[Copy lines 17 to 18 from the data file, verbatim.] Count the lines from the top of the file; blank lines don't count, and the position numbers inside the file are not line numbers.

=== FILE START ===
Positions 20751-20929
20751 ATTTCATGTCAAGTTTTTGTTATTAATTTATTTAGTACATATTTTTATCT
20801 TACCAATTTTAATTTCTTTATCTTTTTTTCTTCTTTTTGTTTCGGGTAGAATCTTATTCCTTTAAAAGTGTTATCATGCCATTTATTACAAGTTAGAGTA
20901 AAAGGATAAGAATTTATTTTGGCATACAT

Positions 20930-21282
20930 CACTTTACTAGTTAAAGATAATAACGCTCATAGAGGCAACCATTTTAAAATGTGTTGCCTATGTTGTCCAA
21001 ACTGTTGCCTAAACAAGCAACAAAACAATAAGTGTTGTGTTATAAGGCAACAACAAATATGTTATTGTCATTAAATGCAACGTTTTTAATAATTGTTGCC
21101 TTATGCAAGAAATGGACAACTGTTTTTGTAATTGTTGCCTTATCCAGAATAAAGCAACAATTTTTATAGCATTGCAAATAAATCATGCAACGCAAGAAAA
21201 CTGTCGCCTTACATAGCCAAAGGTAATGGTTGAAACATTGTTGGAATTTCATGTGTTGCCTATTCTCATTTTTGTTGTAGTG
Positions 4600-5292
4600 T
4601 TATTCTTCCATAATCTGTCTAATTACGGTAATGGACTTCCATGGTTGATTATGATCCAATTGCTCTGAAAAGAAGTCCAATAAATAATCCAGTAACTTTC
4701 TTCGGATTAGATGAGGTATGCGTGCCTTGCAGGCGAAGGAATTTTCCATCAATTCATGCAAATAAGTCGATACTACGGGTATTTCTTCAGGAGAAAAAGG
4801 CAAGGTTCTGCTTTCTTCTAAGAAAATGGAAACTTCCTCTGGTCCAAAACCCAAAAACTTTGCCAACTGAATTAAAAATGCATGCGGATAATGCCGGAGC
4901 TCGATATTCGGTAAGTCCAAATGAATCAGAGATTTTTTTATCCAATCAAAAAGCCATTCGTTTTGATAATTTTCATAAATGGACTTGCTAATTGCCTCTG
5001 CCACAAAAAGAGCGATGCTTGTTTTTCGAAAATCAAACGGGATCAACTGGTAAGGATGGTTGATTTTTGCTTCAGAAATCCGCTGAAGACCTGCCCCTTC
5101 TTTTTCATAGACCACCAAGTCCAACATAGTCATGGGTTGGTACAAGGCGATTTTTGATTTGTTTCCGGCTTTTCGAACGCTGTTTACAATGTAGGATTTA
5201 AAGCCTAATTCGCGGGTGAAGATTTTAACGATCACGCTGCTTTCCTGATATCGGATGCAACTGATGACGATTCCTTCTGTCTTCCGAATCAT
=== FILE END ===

5101 TTTTTCATAGACCACCAAGTCCAACATAGTCATGGGTTGGTACAAGGCGATTTTTGATTTGTTTCCGGCTTTTCGAACGCTGTTTACAATGTAGGATTTA
5201 AAGCCTAATTCGCGGGTGAAGATTTTAACGATCACGCTGCTTTCCTGATATCGGATGCAACTGATGACGATTCCTTCTGTCTTCCGAATCAT